Without having the proper technical skills, you will not have a clear vision of how things work, which is needed in order to deliver the features desired by business. Imagine that you are passionate for quality and you possess great general planning skills while having limited technical knowledge. You break down features into sub-products and create a gradual process of quality check because you need to split up a big whole into smaller parts and control the quality so that you can catch bugs earlier rather than later. However, how do you know if your sub-product’s structure matches the necessary steps from the technical point of view? Moreover, how do you know if it is efficient to deliver sub-items and not other orders so as to achieve delivery of the whole functionality? What are the side effects of your choices that may impede delivering in the future?
Additionally, your view about how high quality should be ensured may contain shortcomings. You may find yourself asking, “Which technical architecture supports testing and which does not?” and “How can I build in quality into my work so as to create effective and readable code that follows good practices?” These questions require technical knowledge to answer and should be addressed whenever a team would like to achieve a high commitment-to-progress ratio.
We can create different architectural alternatives so that we can choose the best one that addresses the problem we are faced with and we can design and execute various tests to check these alternatives. For example, we can create a test to check if architecture alternative 1 is better addressing performance issues then alternative 2. If we spot a serious issue, we can gradually refactor so that a local disturbance does not destroy a large part of the product we have already developed. When you need to tackle a new algorithmic problem, having general math and algorithmic knowledge will help you find a solution in a more predictable way, resulting in negligible disturbances. Whenever you embrace your work and are able to predict the technical problems you may stumble upon in the course of an iteration, your estimates are better, which results in your ratio remaining high.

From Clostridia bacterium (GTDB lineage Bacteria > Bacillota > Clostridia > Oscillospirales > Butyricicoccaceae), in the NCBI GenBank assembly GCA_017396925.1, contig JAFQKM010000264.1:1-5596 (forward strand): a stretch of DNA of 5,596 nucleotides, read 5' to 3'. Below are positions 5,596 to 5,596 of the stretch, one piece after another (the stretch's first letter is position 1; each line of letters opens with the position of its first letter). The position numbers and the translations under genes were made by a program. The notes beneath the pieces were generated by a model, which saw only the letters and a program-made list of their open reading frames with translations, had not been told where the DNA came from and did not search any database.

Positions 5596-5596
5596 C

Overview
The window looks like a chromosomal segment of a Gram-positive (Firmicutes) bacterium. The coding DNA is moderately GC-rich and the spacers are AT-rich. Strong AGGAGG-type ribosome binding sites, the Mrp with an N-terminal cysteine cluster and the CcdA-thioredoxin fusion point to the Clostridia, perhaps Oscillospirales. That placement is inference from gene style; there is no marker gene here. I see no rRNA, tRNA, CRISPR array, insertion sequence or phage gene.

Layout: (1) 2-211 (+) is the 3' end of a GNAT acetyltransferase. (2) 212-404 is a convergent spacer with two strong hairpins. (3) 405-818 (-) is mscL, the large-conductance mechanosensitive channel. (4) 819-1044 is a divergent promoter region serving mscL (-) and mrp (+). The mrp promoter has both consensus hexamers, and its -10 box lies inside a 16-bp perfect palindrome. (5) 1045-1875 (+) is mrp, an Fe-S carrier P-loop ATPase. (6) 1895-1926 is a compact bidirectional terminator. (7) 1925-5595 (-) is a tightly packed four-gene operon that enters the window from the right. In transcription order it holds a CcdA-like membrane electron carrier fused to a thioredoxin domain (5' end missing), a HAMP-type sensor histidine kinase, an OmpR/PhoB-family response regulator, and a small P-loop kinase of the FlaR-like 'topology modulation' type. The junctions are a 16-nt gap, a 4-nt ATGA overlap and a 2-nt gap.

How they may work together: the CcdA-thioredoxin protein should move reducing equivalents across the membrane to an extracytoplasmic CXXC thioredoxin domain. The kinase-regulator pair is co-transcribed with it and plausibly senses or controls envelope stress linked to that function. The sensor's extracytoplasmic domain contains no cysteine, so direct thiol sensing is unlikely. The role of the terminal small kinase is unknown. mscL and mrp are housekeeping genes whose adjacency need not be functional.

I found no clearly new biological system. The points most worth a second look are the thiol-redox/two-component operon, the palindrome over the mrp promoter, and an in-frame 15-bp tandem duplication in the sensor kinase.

The First Steps in Coaching a Team to Achieve a High Commitment-to-Progress Ratio
The complexity of work items should fit the level of core skills possessed by team members. In most cases, you should begin by choosing easy-to-grasp tasks that require less creativity on the team’s part. You should then add new features to the already stable architectural cornerstone, like an architecture designed for synchronous processing faced with a new business requirement that involves significant asynchronous processing, instead of building a new one or refactoring the existing one to resolve serious conceptual issues.
You should give the team tasks that stretch across all layers, including the data persistence layer and the business layer, etc. Otherwise, you may soon face a sudden ratio deterioration as I explained earlier. Make sure that the team’s work items reflect real business needs and not just the technical sub-parts. One way to do this is that for each iteration, make sure that the team is producing something tangible for the business instead of only technical artifacts that someday will be combined to make a desirable business feature.
You should, at all costs, avoid a loosening of your definition of done. Your goal is to get used to the challenging nature of the definition of done and add discipline to the team’s software development process, which includes performing testing based on acceptance criteria, regression tests, etc.